556 F2d 867 Burke v. Friedman
556 F.2d 867
15 Fair Empl.Prac.Cas. 34, 14 Empl. Prac.
Dec. P 7629
Barbara BURKE, Plaintiff-Appellant,
Irwin FRIEDMAN, Gerald Eisenstein, Roy Raemer, Howard
Schwartz, individually and as Friedman,
Eisenstein, Raemer and Schwartz, a
United States Court of Appeals,
Argued April 5, 1977.
Decided June 20, 1977.
Carole K. Bellows, Chicago, Ill., for plaintiff-appellant.
Ronald L. Boorstein, David A. Leibson, Chicago, Ill., for defendants-appellees.
Before FAIRCHILD, PELL and WOOD, Circuit Judges.
WOOD, Circuit Judge.
Plaintiff-appellant Barbara Burke (hereinafter referred to as plaintiff) is appealing from the district court's order which dismissed this case for lack of subject matter jurisdiction on the grounds that defendants-appellees Irwin Friedman, Gerald Eisenstein, Roy Raemer, and Howard Schwartz, individually and as a partnership (hereinafter referred to as defendants) were not an employer within the meaning of 42 U.S.C. § 2000e(b) since they did not employ fifteen or more employees. The sole issue on appeal is whether the district court was correct in refusing to regard the individual partners of the partnership as employees within the meaning of 42 U.S.C. § 2000e(f). For the following reasons, we affirm the lower court's order.
Plaintiff's complaint alleges that plaintiff commenced working for defendants' public accounting firm on September 16, 1974. Defendants' firm consisted of four partners and thirteen non-partners. The complaint charged defendants individually and as a business association with having discriminated against plaintiff in the terms and conditions of employment and in her discharge because of sex.
Plaintiff filed a charge of unfair employment practice with the Equal Employment Opportunity Commission on October 24, 1974. The Equal Employment Opportunity Commission dismissed plaintiff's case for want of subject matter jurisdiction on the grounds that defendants employed fewer than fifteen employees. After receiving a right to sue letter on October 22, 1975, plaintiff filed suit in federal court.
Plaintiff's complaint alleges pursuant to 42 U.S.C. § 2000e et seq. that defendants discriminated against plaintiff because of her sex. The complaint also contained two pendant counts, one of which alleged wrongful discharge and one which sought damages for assault and battery. Defendants filed a motion to dismiss asserting that the district court lacked subject matter jurisdiction since defendants are not an employer as defined in 42 U.S.C. § 2000e(b). The parties submitted the following stipulation on the issue of jurisdiction:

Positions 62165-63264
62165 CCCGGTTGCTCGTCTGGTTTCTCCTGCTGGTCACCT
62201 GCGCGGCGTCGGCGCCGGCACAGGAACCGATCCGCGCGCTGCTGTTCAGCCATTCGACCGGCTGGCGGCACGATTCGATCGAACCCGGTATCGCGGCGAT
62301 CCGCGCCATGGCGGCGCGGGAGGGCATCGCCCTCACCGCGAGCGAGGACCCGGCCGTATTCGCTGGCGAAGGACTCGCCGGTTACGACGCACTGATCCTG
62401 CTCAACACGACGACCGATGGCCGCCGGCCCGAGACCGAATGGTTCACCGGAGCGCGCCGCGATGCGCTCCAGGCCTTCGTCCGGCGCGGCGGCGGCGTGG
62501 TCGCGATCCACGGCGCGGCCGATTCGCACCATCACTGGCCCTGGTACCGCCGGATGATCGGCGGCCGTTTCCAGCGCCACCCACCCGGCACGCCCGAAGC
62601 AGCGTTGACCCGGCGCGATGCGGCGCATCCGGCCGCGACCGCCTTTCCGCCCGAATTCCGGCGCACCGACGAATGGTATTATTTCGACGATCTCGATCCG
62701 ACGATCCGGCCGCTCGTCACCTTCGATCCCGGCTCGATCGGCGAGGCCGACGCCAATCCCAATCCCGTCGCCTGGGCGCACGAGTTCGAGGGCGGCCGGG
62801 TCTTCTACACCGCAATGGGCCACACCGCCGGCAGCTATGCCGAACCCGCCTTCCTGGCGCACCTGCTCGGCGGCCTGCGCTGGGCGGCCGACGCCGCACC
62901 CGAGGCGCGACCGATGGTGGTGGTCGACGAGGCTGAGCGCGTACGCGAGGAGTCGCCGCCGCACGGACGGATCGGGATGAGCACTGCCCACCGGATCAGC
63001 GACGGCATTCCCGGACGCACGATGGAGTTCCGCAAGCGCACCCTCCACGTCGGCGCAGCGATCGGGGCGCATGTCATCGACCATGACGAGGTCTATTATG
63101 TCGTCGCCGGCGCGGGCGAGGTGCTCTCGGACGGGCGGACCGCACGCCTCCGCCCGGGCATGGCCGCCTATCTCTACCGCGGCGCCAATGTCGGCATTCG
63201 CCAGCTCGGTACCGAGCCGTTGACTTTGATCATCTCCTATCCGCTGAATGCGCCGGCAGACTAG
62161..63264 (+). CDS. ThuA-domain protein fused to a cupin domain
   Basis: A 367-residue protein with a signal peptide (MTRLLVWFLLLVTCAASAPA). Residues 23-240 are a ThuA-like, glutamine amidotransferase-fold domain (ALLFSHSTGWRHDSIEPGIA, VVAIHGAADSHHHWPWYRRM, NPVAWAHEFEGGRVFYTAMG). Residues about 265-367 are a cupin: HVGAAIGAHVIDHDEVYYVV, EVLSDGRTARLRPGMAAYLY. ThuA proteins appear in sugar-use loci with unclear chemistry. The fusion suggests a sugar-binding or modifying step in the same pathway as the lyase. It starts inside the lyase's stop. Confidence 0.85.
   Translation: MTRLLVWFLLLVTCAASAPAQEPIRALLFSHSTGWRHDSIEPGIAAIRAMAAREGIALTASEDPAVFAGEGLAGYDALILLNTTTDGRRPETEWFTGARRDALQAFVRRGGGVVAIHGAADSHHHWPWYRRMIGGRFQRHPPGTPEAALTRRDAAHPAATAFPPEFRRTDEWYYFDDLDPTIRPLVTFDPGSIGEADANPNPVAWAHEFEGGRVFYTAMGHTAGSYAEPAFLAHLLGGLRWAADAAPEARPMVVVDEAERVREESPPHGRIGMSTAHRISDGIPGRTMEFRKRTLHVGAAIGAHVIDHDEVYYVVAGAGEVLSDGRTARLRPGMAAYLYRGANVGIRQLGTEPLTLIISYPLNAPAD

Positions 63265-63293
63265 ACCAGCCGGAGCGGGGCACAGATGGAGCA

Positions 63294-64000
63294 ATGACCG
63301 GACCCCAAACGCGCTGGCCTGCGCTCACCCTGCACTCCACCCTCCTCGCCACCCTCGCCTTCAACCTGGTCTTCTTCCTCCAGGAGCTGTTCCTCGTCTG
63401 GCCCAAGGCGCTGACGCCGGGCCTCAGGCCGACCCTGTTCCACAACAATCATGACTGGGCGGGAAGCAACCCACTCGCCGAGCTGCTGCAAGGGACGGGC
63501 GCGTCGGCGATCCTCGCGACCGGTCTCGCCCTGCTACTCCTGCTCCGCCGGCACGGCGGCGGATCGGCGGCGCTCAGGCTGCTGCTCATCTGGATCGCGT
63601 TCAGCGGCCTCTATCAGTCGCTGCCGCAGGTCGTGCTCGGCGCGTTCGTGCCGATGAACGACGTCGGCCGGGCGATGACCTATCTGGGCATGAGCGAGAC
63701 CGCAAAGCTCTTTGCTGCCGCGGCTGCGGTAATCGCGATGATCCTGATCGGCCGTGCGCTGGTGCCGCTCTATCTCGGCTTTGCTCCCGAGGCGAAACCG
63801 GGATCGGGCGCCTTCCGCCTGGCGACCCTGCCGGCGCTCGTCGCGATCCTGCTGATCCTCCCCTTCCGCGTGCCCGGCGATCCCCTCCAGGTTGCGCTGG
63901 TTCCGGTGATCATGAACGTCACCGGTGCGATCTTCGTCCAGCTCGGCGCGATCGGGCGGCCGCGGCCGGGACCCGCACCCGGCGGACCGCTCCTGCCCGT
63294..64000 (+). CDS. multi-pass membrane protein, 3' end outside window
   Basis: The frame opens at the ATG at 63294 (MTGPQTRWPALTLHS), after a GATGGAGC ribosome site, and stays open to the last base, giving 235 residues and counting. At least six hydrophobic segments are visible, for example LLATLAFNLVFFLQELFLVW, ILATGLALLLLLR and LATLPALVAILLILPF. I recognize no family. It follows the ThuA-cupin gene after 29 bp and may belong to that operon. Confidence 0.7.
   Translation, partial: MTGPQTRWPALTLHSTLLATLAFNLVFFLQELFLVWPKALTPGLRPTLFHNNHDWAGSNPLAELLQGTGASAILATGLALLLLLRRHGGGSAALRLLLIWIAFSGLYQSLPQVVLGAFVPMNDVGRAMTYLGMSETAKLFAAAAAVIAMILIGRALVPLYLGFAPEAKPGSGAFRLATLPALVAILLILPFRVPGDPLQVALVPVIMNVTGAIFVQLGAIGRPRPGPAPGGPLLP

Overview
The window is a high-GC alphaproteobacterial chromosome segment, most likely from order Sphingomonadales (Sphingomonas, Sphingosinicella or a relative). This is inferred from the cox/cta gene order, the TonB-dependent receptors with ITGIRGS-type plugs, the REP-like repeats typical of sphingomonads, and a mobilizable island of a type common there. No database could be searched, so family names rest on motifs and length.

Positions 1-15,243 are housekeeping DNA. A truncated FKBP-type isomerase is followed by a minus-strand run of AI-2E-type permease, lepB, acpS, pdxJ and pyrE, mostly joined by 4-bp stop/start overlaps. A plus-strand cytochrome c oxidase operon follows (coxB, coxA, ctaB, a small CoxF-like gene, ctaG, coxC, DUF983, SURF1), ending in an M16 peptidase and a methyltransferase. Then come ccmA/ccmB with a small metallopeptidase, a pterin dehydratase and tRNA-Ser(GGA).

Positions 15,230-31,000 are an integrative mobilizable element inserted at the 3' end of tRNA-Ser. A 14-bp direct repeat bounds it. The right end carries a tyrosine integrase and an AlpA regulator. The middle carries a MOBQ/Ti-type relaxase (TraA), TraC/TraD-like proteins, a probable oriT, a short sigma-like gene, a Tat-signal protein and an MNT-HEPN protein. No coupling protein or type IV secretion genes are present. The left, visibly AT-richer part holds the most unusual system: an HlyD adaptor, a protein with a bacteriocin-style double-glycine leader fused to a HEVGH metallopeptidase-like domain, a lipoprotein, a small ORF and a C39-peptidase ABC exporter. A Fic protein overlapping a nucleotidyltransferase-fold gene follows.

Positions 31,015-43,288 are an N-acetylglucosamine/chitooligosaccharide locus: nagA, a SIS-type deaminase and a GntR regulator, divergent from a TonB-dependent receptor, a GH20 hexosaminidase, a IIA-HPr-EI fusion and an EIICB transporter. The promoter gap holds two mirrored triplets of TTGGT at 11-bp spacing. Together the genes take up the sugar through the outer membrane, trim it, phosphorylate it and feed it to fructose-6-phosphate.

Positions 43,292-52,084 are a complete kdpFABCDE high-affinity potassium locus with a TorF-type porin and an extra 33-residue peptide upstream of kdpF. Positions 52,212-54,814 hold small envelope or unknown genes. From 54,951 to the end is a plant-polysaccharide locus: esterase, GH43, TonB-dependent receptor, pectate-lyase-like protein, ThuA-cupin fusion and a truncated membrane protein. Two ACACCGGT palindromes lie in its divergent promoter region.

It is hereby stipulated and agreed by and between the parties to the above entitled action that the defendants, Irwin Friedman, Gerald Eisenstein, Roy Raemer and Howard Schwartz, individually and as FRIEDMAN, EISENSTEIN, RAEMER & SCHWARTZ, a business association, are an "employer" within the meaning of the "Equal Employment Opportunity" subdivision of Title VII of the "Civil Rights Act of 1964," 42 U.S.C.A. §§ 2000e, et seq., only if the partners of said partnership, are "employees" within the meaning of said Act.
The lower court in granting defendants' motion to dismiss stated:
It is the court's opinion that, as partners in a partnership, defendants must be considered employers rather than employees and that they cannot be both. Defendants were responsible for the hiring and firing of plaintiff and must be considered her employer.
Title 42 U.S.C. § 2000e(b) defines an employer in part as a "person":
. . . engaged in an industry affecting commerce who has fifteen or more employees for each working day in each of twenty or more calendar weeks in the current or preceding calendar year, and any agent of such a person, . . .
The term "person" is defined in § 2000e(a) as including partnerships:
The term "person" includes one or more individuals, governments, governmental agencies, political subdivisions, labor unions, partnerships, associations, corporations, legal representatives, mutual companies, joint-stock companies, trusts, unincorporated organizations, trustees, trustees in bankruptcy, or receivers.